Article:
• Inactivity can contribute to depression and anxiety. Inactivity can be a major contributing factor to anxiety and depression. The longer you stay inactive, or the more often you do it, the greater the risk of developing or worsening anxiety and/or depression, which can reduce motivation and spur fatigue. So while it may be tempting to stay in bed, effective treatment for depression typically incudes physical activity, social interaction, and problem-solving.
  • Ruminating increases mental health issues. Without any stimulation, you might be more likely to rehash conversations that already happened, dwell on your problems, or think about the same things over and over. Ruminating on stressors or negative events increases or sustains mental health issues such as depression, posttraumatic stress disorder, anxiety disorders, eating disorders, somatic symptom disorder, and substance use disorders.
  • Avoiding problems adds to stress. If you’re stressed out because you’re struggling to pay the bills or you’re feeling overwhelmed by a never-ending to-do list, retreating to bed may give you some temporary relief. But escapism won’t solve the problems that are actually causing your distress; it may just prolong solving them and add to your long-term distress.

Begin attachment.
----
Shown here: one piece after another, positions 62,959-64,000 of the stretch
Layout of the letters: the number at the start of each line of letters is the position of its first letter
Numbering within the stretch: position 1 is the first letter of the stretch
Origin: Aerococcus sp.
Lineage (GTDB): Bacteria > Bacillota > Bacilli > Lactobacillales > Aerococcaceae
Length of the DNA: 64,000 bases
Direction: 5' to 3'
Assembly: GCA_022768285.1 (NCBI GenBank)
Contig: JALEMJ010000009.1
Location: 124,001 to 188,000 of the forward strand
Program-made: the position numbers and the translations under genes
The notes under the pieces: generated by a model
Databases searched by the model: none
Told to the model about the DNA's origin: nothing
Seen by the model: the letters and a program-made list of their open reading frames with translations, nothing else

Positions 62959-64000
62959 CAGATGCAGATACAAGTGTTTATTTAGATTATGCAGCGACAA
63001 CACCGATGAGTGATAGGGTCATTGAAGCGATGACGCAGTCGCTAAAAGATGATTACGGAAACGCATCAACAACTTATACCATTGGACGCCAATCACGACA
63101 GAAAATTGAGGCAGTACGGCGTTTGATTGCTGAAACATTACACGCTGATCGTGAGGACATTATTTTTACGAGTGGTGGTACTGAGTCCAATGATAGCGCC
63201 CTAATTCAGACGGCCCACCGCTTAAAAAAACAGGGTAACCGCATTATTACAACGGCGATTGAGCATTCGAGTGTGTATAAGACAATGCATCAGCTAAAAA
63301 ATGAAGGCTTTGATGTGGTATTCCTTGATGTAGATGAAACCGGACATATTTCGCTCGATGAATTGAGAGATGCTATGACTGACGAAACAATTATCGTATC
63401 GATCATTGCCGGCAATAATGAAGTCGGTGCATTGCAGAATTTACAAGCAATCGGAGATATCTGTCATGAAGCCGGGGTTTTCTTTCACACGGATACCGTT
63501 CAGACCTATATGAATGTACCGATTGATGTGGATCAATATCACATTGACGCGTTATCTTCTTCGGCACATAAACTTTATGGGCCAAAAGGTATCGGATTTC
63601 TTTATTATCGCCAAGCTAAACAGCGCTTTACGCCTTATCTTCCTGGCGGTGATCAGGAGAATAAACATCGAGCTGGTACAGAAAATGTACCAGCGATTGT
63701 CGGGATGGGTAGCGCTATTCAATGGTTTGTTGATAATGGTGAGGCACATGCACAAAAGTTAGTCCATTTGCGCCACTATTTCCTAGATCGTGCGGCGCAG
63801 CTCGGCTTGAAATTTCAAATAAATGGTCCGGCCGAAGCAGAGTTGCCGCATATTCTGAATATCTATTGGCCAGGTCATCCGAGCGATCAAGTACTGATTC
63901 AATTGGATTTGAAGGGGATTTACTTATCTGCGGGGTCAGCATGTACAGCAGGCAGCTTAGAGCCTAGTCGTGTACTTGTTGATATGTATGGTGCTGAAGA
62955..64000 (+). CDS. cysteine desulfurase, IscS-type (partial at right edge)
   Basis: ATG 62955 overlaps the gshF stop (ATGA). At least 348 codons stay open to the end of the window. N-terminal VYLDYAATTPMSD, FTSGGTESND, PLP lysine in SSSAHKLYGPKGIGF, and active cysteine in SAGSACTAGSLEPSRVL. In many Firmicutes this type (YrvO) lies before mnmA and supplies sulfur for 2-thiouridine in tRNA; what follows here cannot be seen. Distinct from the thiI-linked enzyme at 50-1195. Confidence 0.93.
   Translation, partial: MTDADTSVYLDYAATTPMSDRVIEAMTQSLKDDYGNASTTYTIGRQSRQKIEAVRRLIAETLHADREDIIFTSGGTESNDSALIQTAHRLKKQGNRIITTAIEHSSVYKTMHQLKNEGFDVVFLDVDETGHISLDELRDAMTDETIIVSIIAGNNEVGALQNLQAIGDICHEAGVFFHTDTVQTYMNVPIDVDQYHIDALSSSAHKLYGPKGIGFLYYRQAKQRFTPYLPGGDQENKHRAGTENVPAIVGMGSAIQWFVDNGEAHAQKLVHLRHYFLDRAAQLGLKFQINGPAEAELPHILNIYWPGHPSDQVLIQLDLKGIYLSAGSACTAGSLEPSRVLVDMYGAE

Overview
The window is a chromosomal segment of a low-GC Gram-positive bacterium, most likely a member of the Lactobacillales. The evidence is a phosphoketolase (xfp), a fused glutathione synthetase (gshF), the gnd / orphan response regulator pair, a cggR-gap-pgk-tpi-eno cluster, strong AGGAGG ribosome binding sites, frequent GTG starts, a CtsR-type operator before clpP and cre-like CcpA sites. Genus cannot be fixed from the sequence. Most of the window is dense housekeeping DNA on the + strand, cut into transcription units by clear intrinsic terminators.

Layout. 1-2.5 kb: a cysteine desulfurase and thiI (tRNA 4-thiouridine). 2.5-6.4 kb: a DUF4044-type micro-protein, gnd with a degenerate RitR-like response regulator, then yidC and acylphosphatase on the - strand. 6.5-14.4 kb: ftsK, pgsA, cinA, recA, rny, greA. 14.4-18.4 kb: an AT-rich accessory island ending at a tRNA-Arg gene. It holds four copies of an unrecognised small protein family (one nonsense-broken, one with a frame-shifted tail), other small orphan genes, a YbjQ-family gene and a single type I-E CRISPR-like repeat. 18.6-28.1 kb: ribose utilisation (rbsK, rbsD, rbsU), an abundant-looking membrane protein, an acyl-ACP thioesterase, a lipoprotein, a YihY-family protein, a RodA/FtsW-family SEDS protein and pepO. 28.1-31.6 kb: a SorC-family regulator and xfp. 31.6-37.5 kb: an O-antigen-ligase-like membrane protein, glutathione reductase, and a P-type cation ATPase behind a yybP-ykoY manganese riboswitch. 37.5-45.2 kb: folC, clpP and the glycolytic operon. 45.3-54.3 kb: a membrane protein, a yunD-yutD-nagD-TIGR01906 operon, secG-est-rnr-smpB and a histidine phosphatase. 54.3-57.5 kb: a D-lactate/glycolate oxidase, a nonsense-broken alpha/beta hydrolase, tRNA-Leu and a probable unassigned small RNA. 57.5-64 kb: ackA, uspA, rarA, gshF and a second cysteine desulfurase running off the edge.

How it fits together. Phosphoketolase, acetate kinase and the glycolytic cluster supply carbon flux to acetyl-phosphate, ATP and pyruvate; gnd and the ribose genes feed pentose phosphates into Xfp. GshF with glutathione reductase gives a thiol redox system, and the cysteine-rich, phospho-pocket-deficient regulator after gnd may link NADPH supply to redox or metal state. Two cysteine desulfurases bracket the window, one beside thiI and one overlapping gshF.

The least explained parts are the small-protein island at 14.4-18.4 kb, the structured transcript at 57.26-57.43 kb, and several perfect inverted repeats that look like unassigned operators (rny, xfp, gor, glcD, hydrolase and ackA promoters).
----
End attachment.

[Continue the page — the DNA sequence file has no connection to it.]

• Idle time may lead to more screen time. Without any stimulation, many people automatically reach for their phones or laptops. But extra screen time isn’t likely to lead to rejuvenation; in fact, it may cause more stress.

Alternative Ways to Recharge

Taking some time away from the demands of your life is important, and beneficial. Relaxing in healthy ways can prevent burnout and improve psychological well-being. But there are better ways to recharge than bed rotting. Here are some alternatives:

  • Enjoy a short digital detox. Turn off your notifications and set your electronics aside for a full day and see what happens to your mental health. Work on a puzzle, explore a new hobby, or do something you love without the distraction of your phone.
  • Spend time in nature. A walk in green spaces gives your brain a much-needed break from the hustle and bustle. Take a hike, go for a picnic in the park, or enjoy a scenic view if you can.